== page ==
• Kyodo


Japan's initial budget for fiscal 2022 starting in April is expected to surpass ¥107 trillion ($950 billion), marking a record high for the 10th straight year, mainly due to growing social security and national defense costs, government sources said Tuesday.

As it did when compiling the initial budget for the current fiscal 2021 that totaled ¥106.61 trillion, the government plans to set aside ¥5 trillion for reserve funds to continue to fight the COVID-19 pandemic, according to the sources. Such funds can be spent without parliamentary discussion.

The amount of new bond issuance to finance the budget could possibly top the current fiscal year's initial plan of ¥43.60 trillion. If realized, it would further worsen Japan's fiscal health, the worst among major developed countries with public debt exceeding ¥1,200 trillion as of March this year.

Prime Minister Fumio Kishida's Cabinet aims to approve the draft general-account budget in late December, and have it passed by March in an ordinary parliamentary session to be convened in January, the sources said.

Tax revenue in the next fiscal year is estimated to total more than ¥60 trillion, larger than the ¥57.45 trillion in fiscal 2021, reflecting a rebound in corporate earnings, especially those of manufacturers, from the adverse impact of the pandemic, according to the sources.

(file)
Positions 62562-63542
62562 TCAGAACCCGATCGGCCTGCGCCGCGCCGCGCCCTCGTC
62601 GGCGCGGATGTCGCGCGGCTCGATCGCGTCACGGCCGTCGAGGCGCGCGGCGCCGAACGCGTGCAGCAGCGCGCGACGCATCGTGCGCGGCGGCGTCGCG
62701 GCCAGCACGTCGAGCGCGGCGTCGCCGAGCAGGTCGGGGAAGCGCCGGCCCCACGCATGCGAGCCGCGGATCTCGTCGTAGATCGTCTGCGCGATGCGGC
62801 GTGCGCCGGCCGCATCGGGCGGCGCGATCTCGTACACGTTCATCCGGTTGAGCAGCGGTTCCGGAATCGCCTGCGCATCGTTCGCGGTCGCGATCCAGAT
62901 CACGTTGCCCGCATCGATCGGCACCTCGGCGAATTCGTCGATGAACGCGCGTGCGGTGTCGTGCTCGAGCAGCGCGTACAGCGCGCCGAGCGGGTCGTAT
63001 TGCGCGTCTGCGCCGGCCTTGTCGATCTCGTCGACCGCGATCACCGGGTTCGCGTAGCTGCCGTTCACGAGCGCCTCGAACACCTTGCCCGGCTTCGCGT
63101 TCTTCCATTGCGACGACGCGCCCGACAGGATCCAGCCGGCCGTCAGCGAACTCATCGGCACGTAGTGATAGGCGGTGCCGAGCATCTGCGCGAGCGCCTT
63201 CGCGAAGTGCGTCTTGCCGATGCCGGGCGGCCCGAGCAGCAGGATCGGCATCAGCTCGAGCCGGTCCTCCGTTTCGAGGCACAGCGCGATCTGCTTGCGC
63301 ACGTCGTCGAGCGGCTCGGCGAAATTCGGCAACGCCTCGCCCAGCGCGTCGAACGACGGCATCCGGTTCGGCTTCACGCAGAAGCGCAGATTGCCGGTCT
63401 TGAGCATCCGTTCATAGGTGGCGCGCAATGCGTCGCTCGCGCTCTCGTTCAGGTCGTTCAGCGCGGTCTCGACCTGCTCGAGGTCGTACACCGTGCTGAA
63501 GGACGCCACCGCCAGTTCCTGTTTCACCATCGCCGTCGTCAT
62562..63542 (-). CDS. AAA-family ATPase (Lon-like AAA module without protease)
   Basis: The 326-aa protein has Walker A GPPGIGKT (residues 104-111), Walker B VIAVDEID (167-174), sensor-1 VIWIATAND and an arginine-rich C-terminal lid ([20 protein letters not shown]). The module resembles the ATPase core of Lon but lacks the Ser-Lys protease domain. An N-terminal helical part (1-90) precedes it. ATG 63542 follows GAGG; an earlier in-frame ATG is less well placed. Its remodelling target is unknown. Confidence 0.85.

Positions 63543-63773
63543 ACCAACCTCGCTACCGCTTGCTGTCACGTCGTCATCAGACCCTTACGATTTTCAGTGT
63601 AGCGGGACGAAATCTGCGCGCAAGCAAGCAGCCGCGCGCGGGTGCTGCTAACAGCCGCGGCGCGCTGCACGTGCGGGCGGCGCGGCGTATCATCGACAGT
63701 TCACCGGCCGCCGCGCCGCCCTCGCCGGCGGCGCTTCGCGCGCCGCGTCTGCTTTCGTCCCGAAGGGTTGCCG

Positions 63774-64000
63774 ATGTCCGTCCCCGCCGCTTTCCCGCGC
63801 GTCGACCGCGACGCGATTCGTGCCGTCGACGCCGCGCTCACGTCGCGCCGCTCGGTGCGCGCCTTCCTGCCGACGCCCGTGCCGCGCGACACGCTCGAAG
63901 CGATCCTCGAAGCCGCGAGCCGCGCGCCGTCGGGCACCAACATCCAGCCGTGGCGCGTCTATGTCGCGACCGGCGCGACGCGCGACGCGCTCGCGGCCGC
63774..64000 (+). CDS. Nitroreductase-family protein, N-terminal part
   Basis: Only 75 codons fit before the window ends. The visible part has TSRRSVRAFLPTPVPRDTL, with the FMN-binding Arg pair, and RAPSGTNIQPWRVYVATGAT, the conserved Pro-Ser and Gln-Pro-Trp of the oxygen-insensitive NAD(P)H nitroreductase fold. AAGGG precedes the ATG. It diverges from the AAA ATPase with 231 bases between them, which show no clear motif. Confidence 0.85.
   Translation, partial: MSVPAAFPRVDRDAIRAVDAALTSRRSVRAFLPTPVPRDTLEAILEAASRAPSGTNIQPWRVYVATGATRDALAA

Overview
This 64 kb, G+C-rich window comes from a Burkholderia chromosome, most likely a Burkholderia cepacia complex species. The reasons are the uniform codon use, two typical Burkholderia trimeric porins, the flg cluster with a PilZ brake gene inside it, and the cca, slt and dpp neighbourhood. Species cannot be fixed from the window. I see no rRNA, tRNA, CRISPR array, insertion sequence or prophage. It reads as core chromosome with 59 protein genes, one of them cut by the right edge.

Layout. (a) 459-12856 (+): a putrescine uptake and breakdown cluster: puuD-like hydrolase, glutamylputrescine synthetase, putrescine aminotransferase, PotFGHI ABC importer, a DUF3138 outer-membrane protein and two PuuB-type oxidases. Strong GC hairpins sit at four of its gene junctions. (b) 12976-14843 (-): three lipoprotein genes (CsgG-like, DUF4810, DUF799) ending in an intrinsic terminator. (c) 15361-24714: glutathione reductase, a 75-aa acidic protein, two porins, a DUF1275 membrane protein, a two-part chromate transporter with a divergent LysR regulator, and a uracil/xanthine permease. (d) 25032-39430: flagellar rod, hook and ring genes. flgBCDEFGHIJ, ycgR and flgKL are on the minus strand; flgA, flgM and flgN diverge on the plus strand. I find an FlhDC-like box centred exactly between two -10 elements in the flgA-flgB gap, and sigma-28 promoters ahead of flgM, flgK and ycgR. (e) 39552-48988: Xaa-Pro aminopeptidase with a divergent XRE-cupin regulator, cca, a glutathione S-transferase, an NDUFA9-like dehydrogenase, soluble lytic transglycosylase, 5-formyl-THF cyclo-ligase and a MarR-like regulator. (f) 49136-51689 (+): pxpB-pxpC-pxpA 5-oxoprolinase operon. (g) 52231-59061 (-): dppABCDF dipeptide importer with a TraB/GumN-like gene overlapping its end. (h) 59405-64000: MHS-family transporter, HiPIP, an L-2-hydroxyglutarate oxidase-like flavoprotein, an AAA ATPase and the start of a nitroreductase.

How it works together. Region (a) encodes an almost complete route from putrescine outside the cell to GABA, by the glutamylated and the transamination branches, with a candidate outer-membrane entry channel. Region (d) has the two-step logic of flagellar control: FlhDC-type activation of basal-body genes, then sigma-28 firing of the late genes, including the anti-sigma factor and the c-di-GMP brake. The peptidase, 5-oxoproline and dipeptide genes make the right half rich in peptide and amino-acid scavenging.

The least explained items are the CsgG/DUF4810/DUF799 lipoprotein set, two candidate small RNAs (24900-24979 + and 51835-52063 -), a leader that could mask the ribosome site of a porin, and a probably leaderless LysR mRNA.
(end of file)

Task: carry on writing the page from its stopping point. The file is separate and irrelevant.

New bond issuances could end up swelling from the initially planned sum since the government has drawn up large-scale supplementary budgets almost every year.

Last week, Kishida's Cabinet approved a record ¥35.99 trillion extra budget for fiscal 2021 to fund its latest economic stimulus package to underpin the virus-hit economy, with new government bonds worth ¥22.06 trillion set to be issued.

The administration aims to have it clear the Diet in an extraordinary parliamentary session to be convened on Dec. 6.

Spending on social security, such as costs for pensions and medical services, is expected to grow further in the coming fiscal year as the population rapidly ages, the sources said.

The government is also considering increasing the country's defense outlays to hit a record of about ¥5.4 trillion, as Kishida, who became prime minister about two months ago, has pledged to beef up national security amid China's growing military clout and North Korea's nuclear and missile threat, according to the sources.

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